The Power of God Against the Guns of Government: Religious Upheaval in Mexico at the Turn of the Nineteenth Century.
By Paul J. Vanderwood. Stanford: Stanford University Press, 1998. Photos, maps, bibliography, notes, xi + 409 pages. $65. cloth..
Reviewed by Terry Rugeley, Associate Professor of Mexican History, University of Oklahoma, author of Yucatan’s Maya Peasantry and the Origins of the Caste War (1996).
Paul Vanderwood’s new and important work on the Tomochic rebellion of western Chihuahua fills a void in our historical knowledge of one of the more dramatic events in late nineteenth-century Mexico. This book manages to impress in so many ways that isolating any one contribution seems difficult, but perhaps Vanderwood’s most critical achievement is to show how village quarrels, popular religiosity, and national politics combined to spark a bloody repression that permanently stained the regime of Porfirio Diaz (1876-1911).
The (complicated) underlying story runs something as follows. In 1891 the mountain village of Tomochic found itself stricken by drought, economic change, conflicts with the Catholic clergy, and factional quarrels concerning local resources and town political power. The latter two mostly belonged to the “village son of a bitch” Reyes Dominguez, a ruthless man with allies in the municipal government and among the regional clergy. Town religion, however, lay in the hands of a faction led by Cruz Chavez, a proud, stiff-necked individual with a religious faith in justice. Chavez and his followers chafed under local and state prohibitions against public religious pilgrimages. When a visiting minister threatened to suspend church services in Tomochic, Chavez and his followers bolted the town and set out for El Chopeque, a local religious site, but on the way a brush with a rural military unit turns fatal, and the Chavez group were quickly inflated into revolutionaries and fanatics. Much of the religious ferment of the time owed to the nearby presence of a faith-healer, Teresa Urrea of Cabora, Sonora; her miracle cures comforted the local masses, but her preachings against “priests, money, an doctors” began to inspire those unhappy with the Diaz dictatorship, which country people experienced through the rule of regional subordinates. When a local Indian uprising invoked Teresa’s name, Diaz banished the saint and her family to Arizona, and launched a crackdown on the “revolutionaries” of Tomochic. This plan was complicated by the corruption and incompetence of the porfirian military, but eventually, in late October of 1892, the army managed to wipe out the Tomochic revolutionaries to a man. Teresita lived on in exile, healing the poor, working as a traveling act, dallying in affairs, and eventually dying of tuberculosis in 1906 at the age of 33. Mexicans and Mexican-Americans of all political persuasions spent the following decades recasting the story and meaning of Teresita and Tomochic to suit their own particular interests.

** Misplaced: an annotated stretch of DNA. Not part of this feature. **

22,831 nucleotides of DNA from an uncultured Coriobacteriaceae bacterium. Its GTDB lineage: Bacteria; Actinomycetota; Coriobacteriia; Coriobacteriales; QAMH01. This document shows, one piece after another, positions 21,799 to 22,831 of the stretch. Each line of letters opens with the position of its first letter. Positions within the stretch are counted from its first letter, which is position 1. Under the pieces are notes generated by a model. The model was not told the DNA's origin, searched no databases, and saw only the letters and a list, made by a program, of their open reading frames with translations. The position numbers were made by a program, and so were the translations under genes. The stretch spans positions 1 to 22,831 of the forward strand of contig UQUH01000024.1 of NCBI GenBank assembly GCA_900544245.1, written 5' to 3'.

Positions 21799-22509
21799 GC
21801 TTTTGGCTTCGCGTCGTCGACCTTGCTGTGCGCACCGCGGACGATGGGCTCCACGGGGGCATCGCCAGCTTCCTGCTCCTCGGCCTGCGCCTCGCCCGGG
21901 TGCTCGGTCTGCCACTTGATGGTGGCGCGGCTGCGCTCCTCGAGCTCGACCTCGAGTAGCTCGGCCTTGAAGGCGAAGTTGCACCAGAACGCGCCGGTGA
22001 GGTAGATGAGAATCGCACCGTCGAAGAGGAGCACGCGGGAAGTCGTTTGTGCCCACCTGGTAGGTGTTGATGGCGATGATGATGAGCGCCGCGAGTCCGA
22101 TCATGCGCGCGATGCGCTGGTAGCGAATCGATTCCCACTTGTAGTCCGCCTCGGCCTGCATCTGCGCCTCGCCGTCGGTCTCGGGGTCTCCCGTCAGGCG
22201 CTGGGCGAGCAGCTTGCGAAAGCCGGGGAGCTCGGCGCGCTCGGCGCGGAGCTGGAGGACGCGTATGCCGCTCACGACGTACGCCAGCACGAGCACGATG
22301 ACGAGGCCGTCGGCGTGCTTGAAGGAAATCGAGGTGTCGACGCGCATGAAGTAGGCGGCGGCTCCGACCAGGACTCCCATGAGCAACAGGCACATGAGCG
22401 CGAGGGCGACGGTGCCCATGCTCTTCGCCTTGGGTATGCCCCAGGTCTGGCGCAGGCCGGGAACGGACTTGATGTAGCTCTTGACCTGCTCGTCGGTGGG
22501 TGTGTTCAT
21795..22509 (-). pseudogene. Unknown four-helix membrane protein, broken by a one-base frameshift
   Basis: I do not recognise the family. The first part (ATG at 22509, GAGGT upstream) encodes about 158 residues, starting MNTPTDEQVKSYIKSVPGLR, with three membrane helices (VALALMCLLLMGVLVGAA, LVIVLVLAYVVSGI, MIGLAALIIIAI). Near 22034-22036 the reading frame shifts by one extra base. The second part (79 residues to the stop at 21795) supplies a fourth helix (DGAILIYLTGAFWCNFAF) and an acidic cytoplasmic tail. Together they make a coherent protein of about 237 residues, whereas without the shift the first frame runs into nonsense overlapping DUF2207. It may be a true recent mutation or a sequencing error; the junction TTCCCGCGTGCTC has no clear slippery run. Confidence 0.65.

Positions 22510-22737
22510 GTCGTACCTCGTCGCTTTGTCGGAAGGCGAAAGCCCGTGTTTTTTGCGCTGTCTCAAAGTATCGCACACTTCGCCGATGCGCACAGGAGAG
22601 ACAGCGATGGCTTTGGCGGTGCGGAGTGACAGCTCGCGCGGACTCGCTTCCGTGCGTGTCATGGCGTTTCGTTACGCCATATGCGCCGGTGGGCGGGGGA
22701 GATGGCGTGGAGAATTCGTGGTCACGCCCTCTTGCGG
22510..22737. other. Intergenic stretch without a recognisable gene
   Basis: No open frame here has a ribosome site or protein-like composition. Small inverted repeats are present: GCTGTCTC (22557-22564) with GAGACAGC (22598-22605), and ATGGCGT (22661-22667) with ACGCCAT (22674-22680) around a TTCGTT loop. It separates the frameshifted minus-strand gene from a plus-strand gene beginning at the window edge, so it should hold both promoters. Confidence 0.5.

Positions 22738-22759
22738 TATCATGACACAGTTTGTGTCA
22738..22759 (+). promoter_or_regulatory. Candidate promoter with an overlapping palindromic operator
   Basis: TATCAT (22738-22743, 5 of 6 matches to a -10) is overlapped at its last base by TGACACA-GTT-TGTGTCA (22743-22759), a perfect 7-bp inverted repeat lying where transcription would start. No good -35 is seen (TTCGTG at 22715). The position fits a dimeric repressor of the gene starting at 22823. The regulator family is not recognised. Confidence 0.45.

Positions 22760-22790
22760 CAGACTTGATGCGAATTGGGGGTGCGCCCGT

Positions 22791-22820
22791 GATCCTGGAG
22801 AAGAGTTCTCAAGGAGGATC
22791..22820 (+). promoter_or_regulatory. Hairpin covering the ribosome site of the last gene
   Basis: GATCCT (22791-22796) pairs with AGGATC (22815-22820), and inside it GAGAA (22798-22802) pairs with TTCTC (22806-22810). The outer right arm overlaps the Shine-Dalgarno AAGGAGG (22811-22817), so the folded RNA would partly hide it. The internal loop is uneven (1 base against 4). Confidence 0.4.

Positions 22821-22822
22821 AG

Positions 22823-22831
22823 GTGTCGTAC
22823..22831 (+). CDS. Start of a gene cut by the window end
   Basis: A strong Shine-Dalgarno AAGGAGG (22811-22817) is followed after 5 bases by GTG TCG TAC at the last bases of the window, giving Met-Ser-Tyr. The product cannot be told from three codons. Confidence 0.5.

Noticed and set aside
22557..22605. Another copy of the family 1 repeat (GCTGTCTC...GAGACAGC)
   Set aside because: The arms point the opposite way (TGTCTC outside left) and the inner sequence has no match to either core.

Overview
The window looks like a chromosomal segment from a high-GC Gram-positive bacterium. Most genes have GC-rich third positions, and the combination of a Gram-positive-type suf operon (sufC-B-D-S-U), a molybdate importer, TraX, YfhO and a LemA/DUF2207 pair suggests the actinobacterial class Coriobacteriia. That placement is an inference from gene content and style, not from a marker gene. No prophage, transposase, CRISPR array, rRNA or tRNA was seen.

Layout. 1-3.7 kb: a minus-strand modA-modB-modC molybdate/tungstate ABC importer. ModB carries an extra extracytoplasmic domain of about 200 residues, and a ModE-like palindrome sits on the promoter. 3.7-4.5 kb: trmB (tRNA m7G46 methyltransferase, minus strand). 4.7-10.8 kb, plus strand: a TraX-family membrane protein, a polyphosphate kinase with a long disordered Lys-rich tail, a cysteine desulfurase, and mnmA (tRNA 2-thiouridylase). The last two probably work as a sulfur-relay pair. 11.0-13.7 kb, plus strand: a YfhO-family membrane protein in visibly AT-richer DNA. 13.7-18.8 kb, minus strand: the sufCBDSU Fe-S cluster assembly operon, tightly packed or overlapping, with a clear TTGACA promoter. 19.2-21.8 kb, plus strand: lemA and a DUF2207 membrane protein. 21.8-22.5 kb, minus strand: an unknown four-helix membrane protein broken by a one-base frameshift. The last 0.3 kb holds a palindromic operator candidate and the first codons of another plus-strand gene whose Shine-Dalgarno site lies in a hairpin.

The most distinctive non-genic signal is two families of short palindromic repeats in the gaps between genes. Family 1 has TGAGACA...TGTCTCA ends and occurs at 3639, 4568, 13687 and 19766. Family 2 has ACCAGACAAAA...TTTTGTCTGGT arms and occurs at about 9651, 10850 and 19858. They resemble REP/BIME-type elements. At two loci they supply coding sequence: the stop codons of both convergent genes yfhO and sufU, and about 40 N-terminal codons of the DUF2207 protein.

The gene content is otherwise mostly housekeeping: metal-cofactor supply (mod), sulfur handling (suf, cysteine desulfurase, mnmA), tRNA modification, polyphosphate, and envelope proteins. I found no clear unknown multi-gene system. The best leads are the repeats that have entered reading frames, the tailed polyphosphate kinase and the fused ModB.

This is a compelling story, but also a known story, at least in its larger contours. More important is what Vanderwood manages to bring along the way. He uses the narrative as launching pad for explorations of many aspects of nineteenth-century Chihuahua, including town life, mining, “religion as practiced,” and state politics. Consonant with his earlier work, Vanderwood places considerable emphasis on the incompetence of the porfirian army. The reader will long remember the scene in which a general, hopelessly intoxicated, leads his men in a cavalry charge against a field of wheat. The author’s history of Teresa’s travails in exile illuminate many of the intrigues that flourished among Mexicans and Hispanics living in Arizona, New Mexico, and southern California during the twilight of Porfirio Diaz.
The Power of God scores two important points. The first is the way that community-level quarrels and power struggles help condition the course of Mexican history. As Vanderwood puts it, “Mexican campesinos are not often good neighbors,” and he proceeds to show how struggles over local taxes, general stores, and political offices could mushroom into regional conflicts. This, I think, is getting at the heart of the Mexican rural experience, and will serve as a signpost for future work. Second, he demonstrates how religion functioned as a repository of all hopes and discontents, universal and hierarchical in theory but intensely local and popular in practice, always possessed of a “dangerous magic” that could turn into rebellion. Much to his credit, Vanderwood manages to do all this without trafficking in pretentious vocabularies. Even when dealing with matters as complex as religious prophesy, he finds a way to say it without rhetoric.
The book does make some demands. Vanderwood begins in the middle of things, as the followers of Cruz Chavez suffer their first brush with the Mexican armed forces. Only slowly does he peel back the preceding layers of history, so that it takes a while for the reader to become situated. At times his determination to get into the minds and daily lives of the participants leads Vanderwood into speculation. But the patient reader will be rewarded. The Tomochic episode, long neglected in English-language writings on Mexican history, seems clear at last, while The Power of God should have a place in the professional literature for a long time to come.